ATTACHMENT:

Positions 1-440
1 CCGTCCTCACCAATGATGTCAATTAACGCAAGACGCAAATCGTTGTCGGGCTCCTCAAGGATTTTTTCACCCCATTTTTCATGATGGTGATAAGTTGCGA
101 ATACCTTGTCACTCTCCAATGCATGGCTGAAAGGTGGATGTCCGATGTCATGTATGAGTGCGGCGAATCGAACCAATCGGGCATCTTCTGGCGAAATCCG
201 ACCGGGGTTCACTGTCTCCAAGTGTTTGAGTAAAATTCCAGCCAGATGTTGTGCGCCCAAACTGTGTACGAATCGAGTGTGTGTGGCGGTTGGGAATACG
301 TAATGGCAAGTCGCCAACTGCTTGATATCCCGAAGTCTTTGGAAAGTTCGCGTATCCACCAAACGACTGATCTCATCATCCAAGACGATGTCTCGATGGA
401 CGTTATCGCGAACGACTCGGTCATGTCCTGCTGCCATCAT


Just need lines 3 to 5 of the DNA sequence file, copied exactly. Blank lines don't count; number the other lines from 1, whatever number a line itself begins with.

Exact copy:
101 ATACCTTGTCACTCTCCAATGCATGGCTGAAAGGTGGATGTCCGATGTCATGTATGAGTGCGGCGAATCGAACCAATCGGGCATCTTCTGGCGAAATCCG
201 ACCGGGGTTCACTGTCTCCAAGTGTTTGAGTAAAATTCCAGCCAGATGTTGTGCGCCCAAACTGTGTACGAATCGAGTGTGTGTGGCGGTTGGGAATACG
301 TAATGGCAAGTCGCCAACTGCTTGATATCCCGAAGTCTTTGGAAAGTTCGCGTATCCACCAAACGACTGATCTCATCATCCAAGACGATGTCTCGATGGA